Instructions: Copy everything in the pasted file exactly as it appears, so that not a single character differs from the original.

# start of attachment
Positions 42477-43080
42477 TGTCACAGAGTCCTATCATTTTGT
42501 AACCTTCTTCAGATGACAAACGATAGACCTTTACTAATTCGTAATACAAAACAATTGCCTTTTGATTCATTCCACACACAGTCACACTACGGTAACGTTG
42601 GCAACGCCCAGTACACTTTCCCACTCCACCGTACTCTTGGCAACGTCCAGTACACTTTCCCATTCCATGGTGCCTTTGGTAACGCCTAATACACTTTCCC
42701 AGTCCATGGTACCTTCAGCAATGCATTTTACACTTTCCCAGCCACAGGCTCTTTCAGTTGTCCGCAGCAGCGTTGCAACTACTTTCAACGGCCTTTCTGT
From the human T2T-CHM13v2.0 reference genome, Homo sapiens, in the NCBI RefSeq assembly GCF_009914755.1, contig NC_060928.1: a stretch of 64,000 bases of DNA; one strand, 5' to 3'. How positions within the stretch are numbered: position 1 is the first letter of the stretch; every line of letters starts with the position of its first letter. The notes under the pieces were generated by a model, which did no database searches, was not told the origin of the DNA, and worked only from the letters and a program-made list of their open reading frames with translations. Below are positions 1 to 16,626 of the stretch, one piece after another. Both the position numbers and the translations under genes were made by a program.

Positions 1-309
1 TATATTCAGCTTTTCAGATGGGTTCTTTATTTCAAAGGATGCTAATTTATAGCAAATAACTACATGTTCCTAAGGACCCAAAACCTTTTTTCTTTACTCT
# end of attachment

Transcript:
Positions 42477-43080
42477 TGTCACAGAGTCCTATCATTTTGT
42501 AACCTTCTTCAGATGACAAACGATAGACCTTTACTAATTCGTAATACAAAACAATTGCCTTTTGATTCATTCCACACACAGTCACACTACGGTAACGTTG
42601 GCAACGCCCAGTACACTTTCCCACTCCACCGTACTCTTGGCAACGTCCAGTACACTTTCCCATTCCATGGTGCCTTTGGTAACGCCTAATACACTTTCCC
42701 AGTCCATGGTACCTTCAGCAATGCATTTTACACTTTCCCAGCCACAGGCTCTTTCAGTTGTCCGCAGCAGCGTTGCAACTACTTTCAACGGCCTTTCTGT
From the human T2T-CHM13v2.0 reference genome, Homo sapiens, in the NCBI RefSeq assembly GCF_009914755.1, contig NC_060928.1: a stretch of 64,000 bases of DNA; one strand, 5' to 3'. How positions within the stretch are numbered: position 1 is the first letter of the stretch; every line of letters starts with the position of its first letter. The notes under the pieces were generated by a model, which did no database searches, was not told the origin of the DNA, and worked only from the letters and a program-made list of their open reading frames with translations. Below are positions 1 to 16,626 of the stretch, one piece after another. Both the position numbers and the translations under genes were made by a program.

Positions 1-309
1 TATATTCAGCTTTTCAGATGGGTTCTTTATTTCAAAGGATGCTAATTTATAGCAAATAACTACATGTTCCTAAGGACCCAAAACCTTTTTTCTTTACTCT